A dilemma is more demanding than a problem and it comes with a prescription to argue, not act. Comment. (15 Marks)

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  • http://unpan1.un.org/intradoc/groups/public/documents/CAFRAD/UNPAN009319.pdf
  • Ethics, particularly the practical aspect of it, more or less revolves around dilemmas of various sorts. However, the concept is often confused with “problem”, which has a very different meaning altogether. This is one of the basic concepts in ethics and is related to GS-4 syllabus under the following heading- Public/Civil service values and Ethics in Public administration: Status and problems; ethical concerns and dilemmas in government and private institutions; laws, rules, regulations and conscience as sources of ethical guidance; accountability and ethical governance.
  • The question wants us to explain and bring out the difference between a problem and a dilemma and explain how the dilemma is wider and demanding than a problem.
  • In the introduction define what is a problem
  • In the main body start with defining a dilemma
  • Discuss its meaning in relation to a problem-  e.g two possible alternatives none of which is more desirable than the other caught on the horns of a dilemma, the sacrifice of one alternative in favour of another, more inclined to argue rather than act as taking the decision is more protracted and difficult etc.
  • Discuss how to solve a dilemma- i.e the terms of reference should be altered and the whole situation is reformulated and redefined so that full account is taken and due respect paid to the warring value options, which are then ordered and linked among themselves in a more systematic and coherent manner.
  • Present your conclusion of the above discussion in relation to the demand of the question.


A problem is a situation in which a gap is found between what is and what ought to be. How a problem is framed depends on who is doing the defining. Dilemmas are messy, complicated, and conflict-filled situations that require undesirable choices between highly prized values that cannot be simultaneously or fully-solved. In short, problems can be solved, but dilemmas only managed.

Example: A classroom teacher wants to video, digitize and then upload as a videocast his classes so students who are absent or want to review can download and watch the lesson. The tech director is concerned that students privacy rights (and board policy) will be violated if students can be recognized in the videocast.

The above example shows that dilemmas are conditions that can only be managed, not solved because they involve conflicts in values. Because of individual priorities and problem frames, it is impossible to deal with these issues so that everyone gets what she/he desires.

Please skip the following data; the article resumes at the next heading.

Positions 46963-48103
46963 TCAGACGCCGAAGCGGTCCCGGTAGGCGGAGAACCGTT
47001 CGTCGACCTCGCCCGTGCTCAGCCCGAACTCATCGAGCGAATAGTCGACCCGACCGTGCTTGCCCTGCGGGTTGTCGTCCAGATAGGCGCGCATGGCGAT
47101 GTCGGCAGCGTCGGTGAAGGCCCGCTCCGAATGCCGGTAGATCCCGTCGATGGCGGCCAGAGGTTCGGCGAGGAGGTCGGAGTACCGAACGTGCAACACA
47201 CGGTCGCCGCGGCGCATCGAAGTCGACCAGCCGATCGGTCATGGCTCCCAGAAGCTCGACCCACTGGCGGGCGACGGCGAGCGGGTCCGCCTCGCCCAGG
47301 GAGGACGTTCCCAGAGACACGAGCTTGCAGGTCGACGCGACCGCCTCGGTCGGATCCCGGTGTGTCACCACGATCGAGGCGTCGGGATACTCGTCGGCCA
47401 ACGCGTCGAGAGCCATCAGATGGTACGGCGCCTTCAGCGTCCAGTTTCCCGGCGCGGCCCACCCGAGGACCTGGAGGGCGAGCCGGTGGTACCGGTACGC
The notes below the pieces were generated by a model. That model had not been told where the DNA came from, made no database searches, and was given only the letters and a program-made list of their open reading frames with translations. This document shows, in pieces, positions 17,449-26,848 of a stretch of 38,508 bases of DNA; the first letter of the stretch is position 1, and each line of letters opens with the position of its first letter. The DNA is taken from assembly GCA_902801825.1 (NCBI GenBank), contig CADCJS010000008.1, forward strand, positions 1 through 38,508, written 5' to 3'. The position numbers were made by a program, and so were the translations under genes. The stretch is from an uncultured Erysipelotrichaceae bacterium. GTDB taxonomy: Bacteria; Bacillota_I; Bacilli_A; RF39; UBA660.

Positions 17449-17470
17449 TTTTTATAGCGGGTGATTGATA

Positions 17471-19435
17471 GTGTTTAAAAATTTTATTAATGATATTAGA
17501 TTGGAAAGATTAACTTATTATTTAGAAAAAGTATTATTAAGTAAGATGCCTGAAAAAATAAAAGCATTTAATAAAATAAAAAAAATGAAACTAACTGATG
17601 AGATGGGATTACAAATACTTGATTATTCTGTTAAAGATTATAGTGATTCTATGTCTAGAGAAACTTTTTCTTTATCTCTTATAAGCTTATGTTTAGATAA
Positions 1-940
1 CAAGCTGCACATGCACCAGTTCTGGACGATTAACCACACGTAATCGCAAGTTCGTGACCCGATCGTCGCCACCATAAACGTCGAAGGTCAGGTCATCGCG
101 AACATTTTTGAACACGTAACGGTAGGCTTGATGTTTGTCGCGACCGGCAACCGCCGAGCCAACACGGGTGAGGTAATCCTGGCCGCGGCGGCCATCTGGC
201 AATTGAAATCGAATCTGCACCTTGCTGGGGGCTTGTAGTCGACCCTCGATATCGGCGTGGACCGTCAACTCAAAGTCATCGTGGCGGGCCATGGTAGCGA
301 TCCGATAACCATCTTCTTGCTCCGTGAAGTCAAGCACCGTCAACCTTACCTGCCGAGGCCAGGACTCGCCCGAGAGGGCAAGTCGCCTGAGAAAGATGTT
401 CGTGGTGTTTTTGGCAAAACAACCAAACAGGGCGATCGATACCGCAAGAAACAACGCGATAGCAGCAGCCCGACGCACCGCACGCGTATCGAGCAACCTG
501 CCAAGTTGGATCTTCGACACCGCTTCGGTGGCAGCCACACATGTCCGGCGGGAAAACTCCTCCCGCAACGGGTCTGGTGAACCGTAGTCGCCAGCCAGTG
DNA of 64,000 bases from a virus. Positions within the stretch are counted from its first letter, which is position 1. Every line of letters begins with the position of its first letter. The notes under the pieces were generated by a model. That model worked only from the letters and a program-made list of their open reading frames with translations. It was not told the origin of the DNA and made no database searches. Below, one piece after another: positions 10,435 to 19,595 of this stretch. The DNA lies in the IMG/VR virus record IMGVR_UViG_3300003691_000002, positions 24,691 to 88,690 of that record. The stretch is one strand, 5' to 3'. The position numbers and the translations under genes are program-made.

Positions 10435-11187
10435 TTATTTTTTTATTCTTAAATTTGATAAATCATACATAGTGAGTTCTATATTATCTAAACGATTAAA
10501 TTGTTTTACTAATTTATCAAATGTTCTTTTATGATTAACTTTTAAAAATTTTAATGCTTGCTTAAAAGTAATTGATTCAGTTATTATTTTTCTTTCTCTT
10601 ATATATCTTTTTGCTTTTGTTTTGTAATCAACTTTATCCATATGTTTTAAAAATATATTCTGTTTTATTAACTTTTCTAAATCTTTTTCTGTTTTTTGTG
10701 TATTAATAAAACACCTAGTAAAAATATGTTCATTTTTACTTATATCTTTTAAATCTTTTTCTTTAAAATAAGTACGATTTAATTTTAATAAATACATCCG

It is not surprising that organizations, especially those suffering from bureaucratic deficiencies in their reasoning and decision-making procedures, tend to confuse problems with dilemmas, and treat them indiscriminately

Usually, problems can be solved with a single, discrete solution. Dilemmas do not present a clear solution and in most cases are unable to be solved, but have to be managed over time towards a resolution. 

Dilemmas, unlike problems, cannot be solved in the terms in which they are initially presented to the decision-maker. Caught on the horns of a dilemma the decision-maker is not only faced with opposed and perhaps equally unwelcome alternatives; even worse their incompatible juxtaposition also implies that they are mutually exclusive in the sense that the satisfaction of the one can only be made if the other is sacrificed.

It is then the case that solving a dilemma resembles a zero-sum game, whereby the choice of one value alternative is necessarily followed by the negation of the other. ‘Solving’ the dilemma in such a way would, therefore, be a contradiction since the solution reached likewise would seem to be no more than a dichotomic split of the intertwined aspects of the issue at hand.

Dilemma is content specific whereas the problem is target specific and so in case of problem always a desired set of target is achieved whereas in case of dilemma a set of targets are sacrificed in lieu of a befitting one which not very often leads to accomplishment.

A dilemma may be dealt with in a more effective and appropriate way if the terms of reference are altered and the whole situation is reformulated and redefined so that full account is taken and due respect paid to the warring value options, which are then ordered and linked among themselves in a more systematic and coherent manner.


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Vishal Agrawal
Vishal Agrawal
2 years ago


Dilemma vs problem_2.jpg
Dilemma vs problem_1.jpg
yaksh madaan
yaksh madaan
2 years ago


Deepanshu Gulyani
Deepanshu Gulyani
2 years ago


New Doc 2020-01-06 23.16.31_2.jpg
New Doc 2020-01-06 23.16.31_1.jpg